Should You Treat Your CAREER as a PROJECT?
I bet many of you thought the answer to the question is a YES, but the truth is, if you treat your career as a project, it will be a short lived one and while you might survive, your career won’t flourish. Instead, everyone should treat their career as a Program. Let me start with some basic definitions so you can make sense of what’s coming next regarding career planning:
What is a project?
By nature, a Project is a temporary undertaking to achieve a certain outcome with a beginning and an end. Normally, projects are short term. Your professional life can be successfully guided by an effective career plan, from the process of getting your first job to the experience of enjoying a happy career. You will be able to take actions to examine your professional possibilities and establish a strategic plan for reaching your goals if you plan your career carefully and take steps to do so.
What is a Program?
A program is a set of related projects, subprograms, and activities or related measures that are established for the aim of achieving long terms goals that are not achievable if those components were managed individually.
What is the difference between a Career and a Job?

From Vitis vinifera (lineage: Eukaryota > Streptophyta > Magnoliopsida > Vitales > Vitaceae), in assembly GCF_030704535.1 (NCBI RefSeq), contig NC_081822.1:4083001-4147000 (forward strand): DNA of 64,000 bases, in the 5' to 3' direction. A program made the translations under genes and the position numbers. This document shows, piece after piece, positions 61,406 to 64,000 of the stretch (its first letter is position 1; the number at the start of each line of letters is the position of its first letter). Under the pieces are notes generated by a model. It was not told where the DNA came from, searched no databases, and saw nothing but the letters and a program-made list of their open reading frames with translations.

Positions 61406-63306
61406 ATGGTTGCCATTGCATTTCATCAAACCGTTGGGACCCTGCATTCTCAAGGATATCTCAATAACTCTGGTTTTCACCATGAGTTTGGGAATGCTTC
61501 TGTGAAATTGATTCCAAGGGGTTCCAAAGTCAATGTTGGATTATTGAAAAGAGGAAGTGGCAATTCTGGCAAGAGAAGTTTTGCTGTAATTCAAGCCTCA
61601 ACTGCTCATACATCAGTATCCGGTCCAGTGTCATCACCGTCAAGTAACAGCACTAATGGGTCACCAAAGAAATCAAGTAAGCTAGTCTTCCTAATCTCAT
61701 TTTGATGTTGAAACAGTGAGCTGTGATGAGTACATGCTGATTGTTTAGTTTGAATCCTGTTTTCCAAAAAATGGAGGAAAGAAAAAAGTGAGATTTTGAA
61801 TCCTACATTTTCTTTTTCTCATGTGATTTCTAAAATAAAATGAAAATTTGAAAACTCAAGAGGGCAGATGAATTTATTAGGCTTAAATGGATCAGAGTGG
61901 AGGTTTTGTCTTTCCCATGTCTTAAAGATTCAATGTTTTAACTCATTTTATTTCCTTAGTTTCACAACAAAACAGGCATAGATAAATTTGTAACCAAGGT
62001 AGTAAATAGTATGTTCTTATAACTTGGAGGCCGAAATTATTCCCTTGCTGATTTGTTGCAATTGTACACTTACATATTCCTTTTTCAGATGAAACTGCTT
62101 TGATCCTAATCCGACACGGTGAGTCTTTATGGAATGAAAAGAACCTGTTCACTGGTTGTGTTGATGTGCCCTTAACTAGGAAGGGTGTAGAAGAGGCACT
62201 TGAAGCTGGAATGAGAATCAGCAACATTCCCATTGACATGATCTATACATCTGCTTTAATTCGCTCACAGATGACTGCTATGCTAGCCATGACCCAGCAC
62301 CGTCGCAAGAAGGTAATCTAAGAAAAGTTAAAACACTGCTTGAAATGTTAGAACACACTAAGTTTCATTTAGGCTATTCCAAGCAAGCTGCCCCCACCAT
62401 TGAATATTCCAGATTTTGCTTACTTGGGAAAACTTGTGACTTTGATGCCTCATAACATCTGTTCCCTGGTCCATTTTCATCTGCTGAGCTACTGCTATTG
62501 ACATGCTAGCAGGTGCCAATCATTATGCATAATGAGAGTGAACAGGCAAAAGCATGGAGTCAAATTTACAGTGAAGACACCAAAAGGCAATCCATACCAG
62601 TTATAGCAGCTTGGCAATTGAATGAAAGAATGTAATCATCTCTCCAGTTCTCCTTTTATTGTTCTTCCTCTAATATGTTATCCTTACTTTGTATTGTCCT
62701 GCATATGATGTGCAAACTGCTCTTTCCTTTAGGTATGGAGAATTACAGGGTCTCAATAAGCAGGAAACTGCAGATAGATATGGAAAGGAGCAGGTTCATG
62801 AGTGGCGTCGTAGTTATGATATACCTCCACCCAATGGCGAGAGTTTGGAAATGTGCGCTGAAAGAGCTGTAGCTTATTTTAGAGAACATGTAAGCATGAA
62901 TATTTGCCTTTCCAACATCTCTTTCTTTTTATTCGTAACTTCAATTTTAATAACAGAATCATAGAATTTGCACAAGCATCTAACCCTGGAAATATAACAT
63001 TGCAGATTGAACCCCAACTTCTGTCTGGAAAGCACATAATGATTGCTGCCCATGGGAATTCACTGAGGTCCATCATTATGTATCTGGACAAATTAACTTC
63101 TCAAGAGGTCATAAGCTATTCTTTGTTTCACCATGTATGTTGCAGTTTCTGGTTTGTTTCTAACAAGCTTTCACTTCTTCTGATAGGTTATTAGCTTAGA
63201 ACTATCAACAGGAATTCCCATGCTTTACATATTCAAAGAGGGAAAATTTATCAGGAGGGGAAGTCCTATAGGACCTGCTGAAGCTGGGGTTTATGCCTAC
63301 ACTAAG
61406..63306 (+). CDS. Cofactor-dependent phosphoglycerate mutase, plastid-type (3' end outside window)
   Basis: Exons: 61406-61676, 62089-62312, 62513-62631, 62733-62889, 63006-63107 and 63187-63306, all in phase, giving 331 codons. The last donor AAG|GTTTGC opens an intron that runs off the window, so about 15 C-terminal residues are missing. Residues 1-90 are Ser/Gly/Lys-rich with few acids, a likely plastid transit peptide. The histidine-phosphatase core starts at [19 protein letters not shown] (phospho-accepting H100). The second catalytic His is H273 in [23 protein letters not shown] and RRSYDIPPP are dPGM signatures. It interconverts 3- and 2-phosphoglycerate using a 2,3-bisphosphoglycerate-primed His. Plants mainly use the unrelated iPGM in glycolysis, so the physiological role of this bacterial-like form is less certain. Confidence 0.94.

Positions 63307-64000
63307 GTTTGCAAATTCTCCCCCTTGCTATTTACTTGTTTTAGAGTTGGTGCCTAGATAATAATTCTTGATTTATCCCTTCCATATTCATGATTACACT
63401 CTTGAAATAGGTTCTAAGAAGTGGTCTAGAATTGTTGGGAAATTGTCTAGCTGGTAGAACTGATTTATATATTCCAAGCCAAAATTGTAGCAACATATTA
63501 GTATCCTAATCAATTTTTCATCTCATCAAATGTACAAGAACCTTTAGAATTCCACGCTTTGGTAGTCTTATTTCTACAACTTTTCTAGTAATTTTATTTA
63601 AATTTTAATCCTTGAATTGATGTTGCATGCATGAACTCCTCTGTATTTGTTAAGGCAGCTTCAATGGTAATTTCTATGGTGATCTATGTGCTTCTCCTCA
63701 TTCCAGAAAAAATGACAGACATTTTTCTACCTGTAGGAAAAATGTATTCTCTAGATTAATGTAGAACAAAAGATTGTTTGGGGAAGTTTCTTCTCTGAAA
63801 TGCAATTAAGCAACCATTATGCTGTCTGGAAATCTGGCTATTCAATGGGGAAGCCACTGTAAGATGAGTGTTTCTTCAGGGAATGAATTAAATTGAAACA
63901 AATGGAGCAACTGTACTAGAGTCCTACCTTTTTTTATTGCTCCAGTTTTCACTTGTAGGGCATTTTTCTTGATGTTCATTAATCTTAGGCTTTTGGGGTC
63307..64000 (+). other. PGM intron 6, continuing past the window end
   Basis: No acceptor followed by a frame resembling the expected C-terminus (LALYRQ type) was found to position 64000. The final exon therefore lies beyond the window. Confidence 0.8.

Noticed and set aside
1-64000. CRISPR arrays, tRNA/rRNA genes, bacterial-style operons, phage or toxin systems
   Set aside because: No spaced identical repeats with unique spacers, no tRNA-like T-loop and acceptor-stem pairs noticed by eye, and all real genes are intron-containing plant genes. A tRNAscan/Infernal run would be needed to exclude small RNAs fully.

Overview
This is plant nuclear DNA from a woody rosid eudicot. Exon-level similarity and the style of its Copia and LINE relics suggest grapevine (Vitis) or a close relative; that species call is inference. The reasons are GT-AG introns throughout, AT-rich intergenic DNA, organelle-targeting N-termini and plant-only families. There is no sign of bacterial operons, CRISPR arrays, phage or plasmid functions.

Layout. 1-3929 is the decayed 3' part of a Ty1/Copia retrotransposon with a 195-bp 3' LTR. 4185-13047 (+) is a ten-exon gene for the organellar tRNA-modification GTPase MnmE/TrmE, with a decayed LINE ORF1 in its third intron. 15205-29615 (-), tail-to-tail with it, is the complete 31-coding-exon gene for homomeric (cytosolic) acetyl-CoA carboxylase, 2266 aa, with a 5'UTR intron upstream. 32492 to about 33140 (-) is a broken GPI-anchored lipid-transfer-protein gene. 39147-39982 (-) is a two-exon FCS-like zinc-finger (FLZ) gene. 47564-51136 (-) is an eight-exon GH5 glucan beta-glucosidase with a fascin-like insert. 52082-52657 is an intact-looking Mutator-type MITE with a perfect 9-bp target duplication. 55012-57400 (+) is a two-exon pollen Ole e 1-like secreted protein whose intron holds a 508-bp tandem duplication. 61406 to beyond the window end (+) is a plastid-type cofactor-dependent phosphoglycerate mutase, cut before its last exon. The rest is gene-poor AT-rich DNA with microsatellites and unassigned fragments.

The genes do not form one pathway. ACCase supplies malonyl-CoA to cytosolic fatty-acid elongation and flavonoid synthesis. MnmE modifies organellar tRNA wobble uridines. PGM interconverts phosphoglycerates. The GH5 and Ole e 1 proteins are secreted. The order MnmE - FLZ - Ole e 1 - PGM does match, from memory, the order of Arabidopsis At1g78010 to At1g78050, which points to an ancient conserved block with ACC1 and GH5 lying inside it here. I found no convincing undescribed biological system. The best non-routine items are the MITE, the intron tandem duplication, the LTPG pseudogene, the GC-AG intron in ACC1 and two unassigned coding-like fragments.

Many believe that a job and a career are the same but in fact, they are not. A job is simply a means for earning money while a career is your path towards long-term success and growth. In your job, you aim to work hard to standout, earn more money, and get a higher raise or bonus while in building your career, things work differently and the investments you make are at a different level and the benefits are intangible short term but will translate into monetary tangible long-term benefits.
By now, you probably started to realize as to why you should treat your career as a program. Unlike your career, you can surely treat your job as a project with short-term outcomes.
If you are ambitious and have long-term vision and goals for your professional career, then treating it as a program will serve you best. Under the main program, there could be many projects, subprograms, and activities to help you realize the intended benefits so how can you plan this program?
Below are the main steps, in sequence, as to how you can plan your career as a program:
Step (1) – Goals and Benefits
Define your goals, and based on those goals, establish the anticipated benefits. Below are a few examples of some goals and/or benefits:
- Get promoted from Junior Project Manager to Senior Project Manager.
- Achieve a salary of $100,000 USD within 5 years.
- Specialize in a certain industry or field.
- Establish a side gig (own company) by certain year.
- Become a consultant in 10 years time.
It is important to make sure your goals and benefits are measurable and time bound.
Step (2) – Program Components
Establish your program components which could include, but not limited to, the following:
- Professional Development
- Current Job
- Own Business
Step (3) – Program Roadmap
Then, link your benefits to the components and establish a roadmap with milestone dates. This will be your guide.
Step (4) – Metrics and KPIs